Poor literacy and numeracy costing economy £10bn a year

One
in five adults do not have the literacy or numeracy skills of most children
starting secondary school, according to a new report by the CBI and the TUC .

The
report, Brushing up the basics, claims seven million adults have basic skills
difficulties – costing the UK economy about £10bn each year.

However,
the report notes, there is a growing movement to tackle the problem.

Brushing
up the basics highlights the role that employers and unions can play in
identifying employees and union members who have literacy and numeracy
problems, and encouraging them to seek help.

The
report suggests employers can assist by providing sign-posting, counselling and
training other staff as basic skills mentors, while union learning reps can
help colleagues overcome anxieties, and work with employers to develop ways of
helping improve basic skills.

CBI
director-general Digby Jones said: "Some seven million adults in England –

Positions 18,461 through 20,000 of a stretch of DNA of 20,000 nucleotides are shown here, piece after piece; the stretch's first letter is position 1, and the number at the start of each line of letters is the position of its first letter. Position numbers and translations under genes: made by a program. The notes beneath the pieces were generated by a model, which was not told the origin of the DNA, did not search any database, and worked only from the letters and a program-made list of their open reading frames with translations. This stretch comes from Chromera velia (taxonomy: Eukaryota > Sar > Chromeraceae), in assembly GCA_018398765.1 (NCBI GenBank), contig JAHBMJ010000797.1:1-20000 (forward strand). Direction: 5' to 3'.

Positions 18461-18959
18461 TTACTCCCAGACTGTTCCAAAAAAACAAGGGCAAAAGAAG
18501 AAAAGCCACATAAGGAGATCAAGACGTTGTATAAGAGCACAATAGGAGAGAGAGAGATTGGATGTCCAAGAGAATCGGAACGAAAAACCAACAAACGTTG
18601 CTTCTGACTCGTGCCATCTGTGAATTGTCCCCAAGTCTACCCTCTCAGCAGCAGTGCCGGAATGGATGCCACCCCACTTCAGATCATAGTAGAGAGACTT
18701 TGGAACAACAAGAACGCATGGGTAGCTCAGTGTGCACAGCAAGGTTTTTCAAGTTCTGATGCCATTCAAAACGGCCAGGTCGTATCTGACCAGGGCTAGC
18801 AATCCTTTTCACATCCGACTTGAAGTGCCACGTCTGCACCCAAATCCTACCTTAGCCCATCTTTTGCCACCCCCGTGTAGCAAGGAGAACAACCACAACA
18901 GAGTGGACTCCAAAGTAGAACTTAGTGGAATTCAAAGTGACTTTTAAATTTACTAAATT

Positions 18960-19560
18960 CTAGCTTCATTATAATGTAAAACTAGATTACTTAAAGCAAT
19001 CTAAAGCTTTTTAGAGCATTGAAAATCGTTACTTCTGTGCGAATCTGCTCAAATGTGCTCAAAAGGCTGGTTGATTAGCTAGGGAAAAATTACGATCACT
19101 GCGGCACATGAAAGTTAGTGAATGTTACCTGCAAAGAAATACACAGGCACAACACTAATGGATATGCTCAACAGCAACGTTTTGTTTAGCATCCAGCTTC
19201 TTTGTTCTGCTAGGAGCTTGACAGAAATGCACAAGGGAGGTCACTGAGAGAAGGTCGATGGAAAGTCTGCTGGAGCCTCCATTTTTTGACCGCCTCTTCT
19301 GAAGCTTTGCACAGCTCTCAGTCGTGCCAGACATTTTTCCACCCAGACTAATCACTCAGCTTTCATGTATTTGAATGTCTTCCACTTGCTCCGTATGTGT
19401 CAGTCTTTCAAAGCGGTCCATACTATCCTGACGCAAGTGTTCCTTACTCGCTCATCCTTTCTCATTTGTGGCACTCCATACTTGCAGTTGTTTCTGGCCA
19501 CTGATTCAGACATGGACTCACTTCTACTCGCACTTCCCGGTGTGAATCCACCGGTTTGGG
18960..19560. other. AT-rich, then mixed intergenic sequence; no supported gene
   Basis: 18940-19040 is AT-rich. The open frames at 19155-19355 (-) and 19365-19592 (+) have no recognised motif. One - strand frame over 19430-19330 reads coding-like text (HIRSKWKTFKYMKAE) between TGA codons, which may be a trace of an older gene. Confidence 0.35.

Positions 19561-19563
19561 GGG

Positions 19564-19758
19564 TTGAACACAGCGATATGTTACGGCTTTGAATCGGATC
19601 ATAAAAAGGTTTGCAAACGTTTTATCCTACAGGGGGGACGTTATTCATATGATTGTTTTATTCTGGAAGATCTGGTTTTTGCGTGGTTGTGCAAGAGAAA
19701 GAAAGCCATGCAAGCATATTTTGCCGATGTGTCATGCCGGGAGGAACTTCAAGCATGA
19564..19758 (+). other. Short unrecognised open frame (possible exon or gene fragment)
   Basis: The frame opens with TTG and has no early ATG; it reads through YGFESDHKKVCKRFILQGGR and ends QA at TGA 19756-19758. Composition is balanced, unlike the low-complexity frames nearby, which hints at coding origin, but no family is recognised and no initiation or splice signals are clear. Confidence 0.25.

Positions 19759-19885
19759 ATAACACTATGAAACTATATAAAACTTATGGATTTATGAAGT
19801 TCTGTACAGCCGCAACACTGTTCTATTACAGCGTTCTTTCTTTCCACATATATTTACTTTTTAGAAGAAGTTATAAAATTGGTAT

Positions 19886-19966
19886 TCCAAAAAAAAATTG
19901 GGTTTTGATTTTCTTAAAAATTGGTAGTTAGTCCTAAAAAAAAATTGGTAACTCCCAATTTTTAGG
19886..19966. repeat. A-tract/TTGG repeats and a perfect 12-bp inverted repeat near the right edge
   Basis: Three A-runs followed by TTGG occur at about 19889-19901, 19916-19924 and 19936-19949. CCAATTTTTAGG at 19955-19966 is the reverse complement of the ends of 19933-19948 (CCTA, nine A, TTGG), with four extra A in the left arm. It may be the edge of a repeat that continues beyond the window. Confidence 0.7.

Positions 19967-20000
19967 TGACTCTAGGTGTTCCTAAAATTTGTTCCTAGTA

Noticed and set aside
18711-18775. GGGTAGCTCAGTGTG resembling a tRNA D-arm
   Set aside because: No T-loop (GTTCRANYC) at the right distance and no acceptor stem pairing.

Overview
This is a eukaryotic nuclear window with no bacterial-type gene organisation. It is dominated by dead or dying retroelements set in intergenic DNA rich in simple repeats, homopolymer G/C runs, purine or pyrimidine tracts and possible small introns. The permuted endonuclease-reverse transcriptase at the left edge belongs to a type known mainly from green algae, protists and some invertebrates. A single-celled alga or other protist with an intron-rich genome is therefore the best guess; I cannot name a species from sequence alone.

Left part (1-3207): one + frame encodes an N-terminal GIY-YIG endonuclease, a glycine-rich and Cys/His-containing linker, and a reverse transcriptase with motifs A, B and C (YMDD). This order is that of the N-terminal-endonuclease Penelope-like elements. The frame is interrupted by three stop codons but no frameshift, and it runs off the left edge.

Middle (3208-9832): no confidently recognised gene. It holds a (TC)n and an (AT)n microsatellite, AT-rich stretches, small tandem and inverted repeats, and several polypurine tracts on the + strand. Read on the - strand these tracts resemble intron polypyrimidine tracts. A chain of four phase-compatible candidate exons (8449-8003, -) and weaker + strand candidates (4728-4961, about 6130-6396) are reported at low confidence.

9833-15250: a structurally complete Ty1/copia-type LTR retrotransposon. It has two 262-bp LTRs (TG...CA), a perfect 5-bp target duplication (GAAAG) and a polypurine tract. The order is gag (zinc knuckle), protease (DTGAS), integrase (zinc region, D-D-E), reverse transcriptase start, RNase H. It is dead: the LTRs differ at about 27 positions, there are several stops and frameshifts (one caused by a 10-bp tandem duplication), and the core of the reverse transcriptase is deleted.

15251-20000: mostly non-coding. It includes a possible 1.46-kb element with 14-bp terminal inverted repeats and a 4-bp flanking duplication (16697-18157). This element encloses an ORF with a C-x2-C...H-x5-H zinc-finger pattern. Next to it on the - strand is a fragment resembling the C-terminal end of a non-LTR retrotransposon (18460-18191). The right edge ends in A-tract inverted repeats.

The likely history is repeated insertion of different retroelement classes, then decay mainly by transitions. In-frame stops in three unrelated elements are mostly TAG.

that’s one in five – can’t find the page reference for plumbers in the Yellow
Pages alphabetical index. That is a national disgrace. We need to tackle this as
a matter of priority. I hope this guide motivates more adults to learn and more
employers to train by demonstrating the benefits of improving low skills. We
need to build on what business is already doing so that we can have a
world-class workforce in every workplace."

TUC
general secretary John Monks said: "It’s vital that unions and employers
put their heads together to find ways of helping unskilled workers improve
their reading and maths. Otherwise, there is a real danger that workers lacking
basic skills will simply be left behind – and that’s not good for them or for
British business."

By Quentin Reade

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